Title: Methadone Use in Infants Linked to Prolonged Recovery After Surgery, Study Shows
LA, USA – In a groundbreaking study led by pediatric surgeons at Children’s Hospital Los Angeles, the impact of methadone on infant recovery after surgery has been revealed. The study, which involved over 2,000 babies undergoing surgery for necrotizing enterocolitis, a life-threatening condition in premature newborns, has shed light on the potential consequences of methadone use in this vulnerable population.
The study’s findings demonstrated that babies who required methadone after surgery experienced a significantly longer hospital stay of an average of 21 days. These infants also relied on ventilators and intravenous nutrition for an extended period compared to their counterparts who did not receive the drug. The longer a baby remained on opioids, the study revealed, the higher the likelihood that methadone would be necessary, leading to a protracted recovery process and increased dependence on ventilators and intravenous nutrition.
Opioids are commonly administered to infants in hospitals to alleviate pain during surgical procedures or other painful interventions. However, nonsteroidal anti-inflammatory drugs, commonly used in older children, cannot be employed in babies. This leaves healthcare professionals with limited pharmaceutical options to manage pain in this vulnerable population.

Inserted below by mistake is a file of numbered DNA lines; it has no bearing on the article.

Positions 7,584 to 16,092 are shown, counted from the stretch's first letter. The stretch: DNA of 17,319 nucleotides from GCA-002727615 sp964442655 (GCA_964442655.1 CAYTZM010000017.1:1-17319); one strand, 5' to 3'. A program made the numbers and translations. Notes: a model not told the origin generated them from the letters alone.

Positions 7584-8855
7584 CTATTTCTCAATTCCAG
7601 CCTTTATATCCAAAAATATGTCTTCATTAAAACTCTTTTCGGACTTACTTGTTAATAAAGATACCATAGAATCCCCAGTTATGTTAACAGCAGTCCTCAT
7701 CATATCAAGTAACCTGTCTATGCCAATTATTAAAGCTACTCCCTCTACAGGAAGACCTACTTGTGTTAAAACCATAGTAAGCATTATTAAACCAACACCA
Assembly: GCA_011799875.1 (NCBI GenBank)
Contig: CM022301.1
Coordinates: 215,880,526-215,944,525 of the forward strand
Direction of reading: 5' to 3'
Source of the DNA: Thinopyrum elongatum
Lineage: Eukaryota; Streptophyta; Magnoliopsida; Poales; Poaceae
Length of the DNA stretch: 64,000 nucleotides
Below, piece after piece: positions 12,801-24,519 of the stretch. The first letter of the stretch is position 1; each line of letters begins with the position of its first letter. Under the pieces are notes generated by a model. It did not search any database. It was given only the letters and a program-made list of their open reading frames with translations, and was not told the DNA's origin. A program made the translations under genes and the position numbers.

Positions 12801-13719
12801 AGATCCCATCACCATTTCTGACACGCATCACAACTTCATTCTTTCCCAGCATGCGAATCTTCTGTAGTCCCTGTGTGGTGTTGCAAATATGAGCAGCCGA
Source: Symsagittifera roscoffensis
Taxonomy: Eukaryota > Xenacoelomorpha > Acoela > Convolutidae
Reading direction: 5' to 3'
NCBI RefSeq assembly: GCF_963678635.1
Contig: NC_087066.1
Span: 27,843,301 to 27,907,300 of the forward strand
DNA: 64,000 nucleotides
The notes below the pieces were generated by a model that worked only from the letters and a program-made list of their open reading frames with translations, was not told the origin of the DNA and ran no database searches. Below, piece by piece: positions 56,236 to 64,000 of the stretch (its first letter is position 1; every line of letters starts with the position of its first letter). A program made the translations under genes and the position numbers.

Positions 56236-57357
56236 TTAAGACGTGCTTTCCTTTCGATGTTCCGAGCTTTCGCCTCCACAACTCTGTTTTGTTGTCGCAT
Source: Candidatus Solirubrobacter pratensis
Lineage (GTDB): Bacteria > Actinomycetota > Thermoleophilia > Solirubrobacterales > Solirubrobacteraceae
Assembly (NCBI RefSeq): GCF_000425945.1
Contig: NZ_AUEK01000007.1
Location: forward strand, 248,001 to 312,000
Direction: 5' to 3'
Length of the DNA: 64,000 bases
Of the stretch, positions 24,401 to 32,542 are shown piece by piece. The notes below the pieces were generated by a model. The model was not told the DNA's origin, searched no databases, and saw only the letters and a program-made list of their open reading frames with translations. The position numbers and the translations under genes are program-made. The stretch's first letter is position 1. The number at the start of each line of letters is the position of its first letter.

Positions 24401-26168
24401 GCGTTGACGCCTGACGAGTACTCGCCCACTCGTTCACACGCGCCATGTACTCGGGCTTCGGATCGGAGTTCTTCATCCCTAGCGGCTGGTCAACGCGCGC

The study’s outcomes underscore the critical need for more judicious and standardized use of opioids and methadone in hospital settings. The researchers stress the importance of developing safer pain management strategies in infants, with a focus on opioid stewardship. Efforts must be directed towards reducing prolonged recovery periods and associated complications linked to methadone use.
The consequences of the opioid epidemic on children are far-reaching, and the study further highlights the urgent need for improved pain management in this population. Children’s Hospital Los Angeles, a leading provider of pediatric care in the region and consistently ranked among the top children’s hospitals in the country, was instrumental in spearheading this research. The study was supported by grants from the National Center for Advancing Translational Science and the National Institute of Child Health and Human Development.
These breakthrough findings serve as a wake-up call for healthcare providers and policymakers, emphasizing the necessity for safer pain management protocols and greater awareness surrounding the use of opioids in infants. As efforts towards mitigating the opioid crisis continue, the welfare of our most vulnerable population, our infants, must be prioritized.
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